I’ve been remembering all the good times we spent together.  A big research conference in Birmingham: his plane was late, we were all panicking. Then he strolled in, calm as you like, just in time to deliver his presentation. Dinner in a Blues bar in Chicago. And a weekend in Ville’s woodland retreat on the south-west coast of Finland.  It was June, daylight lasted for ever. Sunshine, sauna, swimming, Sibelius, sailing.
A magical time.
Memories matter. When life is difficult or sad, we can draw on memories of good times. They help us to get through the troubled present, and nourish the hope that good times will return.  
Memories do more than that. They give us an awareness of continuity. They build our sense of coherence, our identity, our ideas about who we are and where we belong.   
Proust was a delicate creature, who spent most of his adult life in sealed room in Paris, in a state of severe health anxiety. He was also a wonderful writer. He has important things to say about memory and continuity. Tiny, apparently insignificant events – a cake crumbled into a cup of tea, catching sight of a church tower, the smell of mildew – can be triggers that recall lost times, bringing them together with the present in a continuous reality.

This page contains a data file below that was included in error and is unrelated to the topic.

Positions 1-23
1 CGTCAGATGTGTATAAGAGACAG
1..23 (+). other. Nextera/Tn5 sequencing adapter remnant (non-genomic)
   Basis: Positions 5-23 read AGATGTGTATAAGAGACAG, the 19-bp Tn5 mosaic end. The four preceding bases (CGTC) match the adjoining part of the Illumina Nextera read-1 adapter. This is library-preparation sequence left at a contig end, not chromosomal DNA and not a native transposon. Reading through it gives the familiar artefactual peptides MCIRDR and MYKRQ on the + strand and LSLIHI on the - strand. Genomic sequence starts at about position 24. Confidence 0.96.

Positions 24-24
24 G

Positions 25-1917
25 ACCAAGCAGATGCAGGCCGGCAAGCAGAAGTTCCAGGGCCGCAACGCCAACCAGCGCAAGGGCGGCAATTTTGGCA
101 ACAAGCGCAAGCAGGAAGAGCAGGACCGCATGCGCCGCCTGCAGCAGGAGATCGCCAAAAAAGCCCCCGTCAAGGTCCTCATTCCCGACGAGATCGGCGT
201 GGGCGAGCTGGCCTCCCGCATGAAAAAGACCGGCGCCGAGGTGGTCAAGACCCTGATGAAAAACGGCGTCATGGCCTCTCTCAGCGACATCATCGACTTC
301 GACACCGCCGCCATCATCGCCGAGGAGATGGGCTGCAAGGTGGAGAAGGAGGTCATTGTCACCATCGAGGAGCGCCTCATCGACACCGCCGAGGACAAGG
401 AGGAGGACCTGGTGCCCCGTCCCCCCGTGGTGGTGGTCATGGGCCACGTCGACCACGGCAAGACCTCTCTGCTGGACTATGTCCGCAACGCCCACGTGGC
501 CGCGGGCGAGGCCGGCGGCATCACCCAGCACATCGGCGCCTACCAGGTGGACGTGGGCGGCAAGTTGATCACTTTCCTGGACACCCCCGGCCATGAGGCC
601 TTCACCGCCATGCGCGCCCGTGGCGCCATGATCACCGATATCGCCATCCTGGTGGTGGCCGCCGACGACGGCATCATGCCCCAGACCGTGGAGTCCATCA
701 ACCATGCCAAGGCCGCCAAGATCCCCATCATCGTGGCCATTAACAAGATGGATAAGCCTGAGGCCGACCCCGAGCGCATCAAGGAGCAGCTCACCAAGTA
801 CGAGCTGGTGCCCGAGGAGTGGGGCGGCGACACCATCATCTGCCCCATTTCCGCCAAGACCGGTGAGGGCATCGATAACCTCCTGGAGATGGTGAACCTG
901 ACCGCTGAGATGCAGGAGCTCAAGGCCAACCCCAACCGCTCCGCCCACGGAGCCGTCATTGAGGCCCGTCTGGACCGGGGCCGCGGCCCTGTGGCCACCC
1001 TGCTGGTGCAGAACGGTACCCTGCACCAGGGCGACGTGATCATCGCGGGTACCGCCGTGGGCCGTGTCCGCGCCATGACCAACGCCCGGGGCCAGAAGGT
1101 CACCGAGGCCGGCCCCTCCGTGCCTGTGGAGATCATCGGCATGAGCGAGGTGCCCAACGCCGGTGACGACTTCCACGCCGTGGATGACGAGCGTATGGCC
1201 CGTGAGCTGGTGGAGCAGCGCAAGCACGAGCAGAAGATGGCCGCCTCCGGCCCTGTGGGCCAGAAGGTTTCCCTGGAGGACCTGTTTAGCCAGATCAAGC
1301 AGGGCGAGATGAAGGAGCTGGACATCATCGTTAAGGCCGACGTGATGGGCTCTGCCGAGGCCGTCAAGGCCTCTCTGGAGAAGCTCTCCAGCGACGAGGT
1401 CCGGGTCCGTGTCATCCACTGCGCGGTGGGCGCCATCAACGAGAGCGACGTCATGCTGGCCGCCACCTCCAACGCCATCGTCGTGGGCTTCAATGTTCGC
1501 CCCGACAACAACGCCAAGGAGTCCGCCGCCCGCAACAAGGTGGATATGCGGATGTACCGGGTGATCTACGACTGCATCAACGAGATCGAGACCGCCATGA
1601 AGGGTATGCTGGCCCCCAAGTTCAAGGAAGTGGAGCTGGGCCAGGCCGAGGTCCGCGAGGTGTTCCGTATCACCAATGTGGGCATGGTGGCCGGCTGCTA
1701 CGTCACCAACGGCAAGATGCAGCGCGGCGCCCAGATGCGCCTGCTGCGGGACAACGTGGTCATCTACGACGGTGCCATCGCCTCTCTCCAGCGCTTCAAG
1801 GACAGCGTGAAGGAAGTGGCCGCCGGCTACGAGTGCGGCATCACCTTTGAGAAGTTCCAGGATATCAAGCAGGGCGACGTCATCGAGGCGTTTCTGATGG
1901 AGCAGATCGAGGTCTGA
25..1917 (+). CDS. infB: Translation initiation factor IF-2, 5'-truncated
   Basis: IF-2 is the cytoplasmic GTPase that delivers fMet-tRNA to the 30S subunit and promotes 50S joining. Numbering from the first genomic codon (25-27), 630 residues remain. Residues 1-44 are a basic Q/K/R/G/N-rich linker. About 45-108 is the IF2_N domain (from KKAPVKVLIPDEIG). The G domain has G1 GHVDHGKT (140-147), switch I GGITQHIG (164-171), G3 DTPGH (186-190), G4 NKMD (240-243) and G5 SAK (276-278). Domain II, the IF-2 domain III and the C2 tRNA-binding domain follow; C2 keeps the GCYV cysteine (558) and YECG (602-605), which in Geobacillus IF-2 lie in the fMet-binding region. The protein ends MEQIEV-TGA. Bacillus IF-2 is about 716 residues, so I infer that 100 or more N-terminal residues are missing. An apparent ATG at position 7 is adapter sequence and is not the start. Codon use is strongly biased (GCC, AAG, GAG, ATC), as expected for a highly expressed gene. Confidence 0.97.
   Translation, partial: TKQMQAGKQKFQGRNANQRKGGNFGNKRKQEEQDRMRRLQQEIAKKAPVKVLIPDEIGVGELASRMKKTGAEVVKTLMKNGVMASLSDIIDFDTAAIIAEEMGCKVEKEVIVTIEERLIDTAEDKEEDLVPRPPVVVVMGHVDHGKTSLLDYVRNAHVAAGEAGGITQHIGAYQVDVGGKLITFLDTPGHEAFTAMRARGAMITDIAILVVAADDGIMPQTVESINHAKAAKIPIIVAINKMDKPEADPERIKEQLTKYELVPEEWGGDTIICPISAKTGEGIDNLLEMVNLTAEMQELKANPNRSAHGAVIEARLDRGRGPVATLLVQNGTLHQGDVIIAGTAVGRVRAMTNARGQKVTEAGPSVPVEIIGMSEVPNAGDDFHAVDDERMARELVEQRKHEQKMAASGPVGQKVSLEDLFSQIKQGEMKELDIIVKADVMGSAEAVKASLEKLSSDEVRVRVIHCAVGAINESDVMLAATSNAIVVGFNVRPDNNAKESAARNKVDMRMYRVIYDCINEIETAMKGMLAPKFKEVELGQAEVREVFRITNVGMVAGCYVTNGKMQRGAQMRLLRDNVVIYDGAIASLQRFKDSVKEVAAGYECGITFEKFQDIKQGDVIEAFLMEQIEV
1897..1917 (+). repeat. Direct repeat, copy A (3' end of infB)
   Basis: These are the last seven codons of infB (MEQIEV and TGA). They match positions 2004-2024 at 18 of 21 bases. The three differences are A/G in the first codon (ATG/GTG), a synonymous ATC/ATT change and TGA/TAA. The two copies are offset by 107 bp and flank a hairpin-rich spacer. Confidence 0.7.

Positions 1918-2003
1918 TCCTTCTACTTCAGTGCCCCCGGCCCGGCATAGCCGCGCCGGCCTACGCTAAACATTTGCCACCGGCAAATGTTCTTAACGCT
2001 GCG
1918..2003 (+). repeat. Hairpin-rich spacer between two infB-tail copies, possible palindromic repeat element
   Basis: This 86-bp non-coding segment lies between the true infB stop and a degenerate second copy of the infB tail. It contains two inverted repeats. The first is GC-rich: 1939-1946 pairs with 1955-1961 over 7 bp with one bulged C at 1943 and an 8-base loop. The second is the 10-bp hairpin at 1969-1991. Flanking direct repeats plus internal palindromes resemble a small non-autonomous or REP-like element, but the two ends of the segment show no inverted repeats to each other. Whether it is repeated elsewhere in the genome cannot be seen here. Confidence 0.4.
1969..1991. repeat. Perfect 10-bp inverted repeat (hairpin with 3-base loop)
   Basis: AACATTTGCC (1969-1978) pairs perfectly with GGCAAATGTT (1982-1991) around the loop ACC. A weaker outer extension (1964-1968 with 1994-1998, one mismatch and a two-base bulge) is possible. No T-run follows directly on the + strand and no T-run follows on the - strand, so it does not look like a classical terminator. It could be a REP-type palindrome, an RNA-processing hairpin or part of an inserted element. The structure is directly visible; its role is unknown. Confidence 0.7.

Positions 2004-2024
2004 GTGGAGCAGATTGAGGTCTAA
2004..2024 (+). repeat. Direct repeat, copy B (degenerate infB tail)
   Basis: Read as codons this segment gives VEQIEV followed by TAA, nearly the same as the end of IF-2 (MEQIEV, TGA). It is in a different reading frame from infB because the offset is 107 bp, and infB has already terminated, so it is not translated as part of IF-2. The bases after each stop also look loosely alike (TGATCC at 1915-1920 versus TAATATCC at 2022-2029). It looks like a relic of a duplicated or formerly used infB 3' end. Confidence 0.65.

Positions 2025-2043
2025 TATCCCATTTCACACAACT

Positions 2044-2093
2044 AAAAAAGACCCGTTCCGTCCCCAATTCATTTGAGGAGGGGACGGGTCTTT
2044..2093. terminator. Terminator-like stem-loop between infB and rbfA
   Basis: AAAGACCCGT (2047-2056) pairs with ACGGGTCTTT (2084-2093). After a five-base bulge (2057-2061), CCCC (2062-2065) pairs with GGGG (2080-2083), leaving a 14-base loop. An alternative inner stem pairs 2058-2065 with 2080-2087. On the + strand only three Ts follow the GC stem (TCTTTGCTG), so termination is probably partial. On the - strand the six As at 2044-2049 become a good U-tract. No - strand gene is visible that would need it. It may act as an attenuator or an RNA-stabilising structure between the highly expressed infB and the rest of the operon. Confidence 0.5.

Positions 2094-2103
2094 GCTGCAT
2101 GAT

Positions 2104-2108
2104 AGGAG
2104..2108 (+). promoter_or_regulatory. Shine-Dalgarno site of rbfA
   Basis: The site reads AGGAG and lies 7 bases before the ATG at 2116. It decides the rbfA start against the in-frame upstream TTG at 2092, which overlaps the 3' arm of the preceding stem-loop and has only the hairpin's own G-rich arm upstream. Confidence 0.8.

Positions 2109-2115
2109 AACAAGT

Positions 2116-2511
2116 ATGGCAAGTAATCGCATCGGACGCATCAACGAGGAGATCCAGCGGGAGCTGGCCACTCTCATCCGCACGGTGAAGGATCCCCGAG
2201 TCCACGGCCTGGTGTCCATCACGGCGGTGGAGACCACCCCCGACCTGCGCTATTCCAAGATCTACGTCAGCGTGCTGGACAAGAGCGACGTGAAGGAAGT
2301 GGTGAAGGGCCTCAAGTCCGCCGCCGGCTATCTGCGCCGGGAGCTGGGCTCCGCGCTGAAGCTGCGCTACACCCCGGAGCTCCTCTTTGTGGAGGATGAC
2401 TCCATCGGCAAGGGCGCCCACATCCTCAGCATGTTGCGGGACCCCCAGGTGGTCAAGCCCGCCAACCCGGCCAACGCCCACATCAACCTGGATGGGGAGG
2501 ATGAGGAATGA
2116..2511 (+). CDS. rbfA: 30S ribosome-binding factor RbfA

Memories keep us connected with our past, with where we have come from in this unique life we are leading. These connections help us survive and flourish, and build for the future.
‘That’s all very well’ I hear you say, ‘if you’ve got a store of good memories to fall back on. But what if my memories are mainly bad ones?’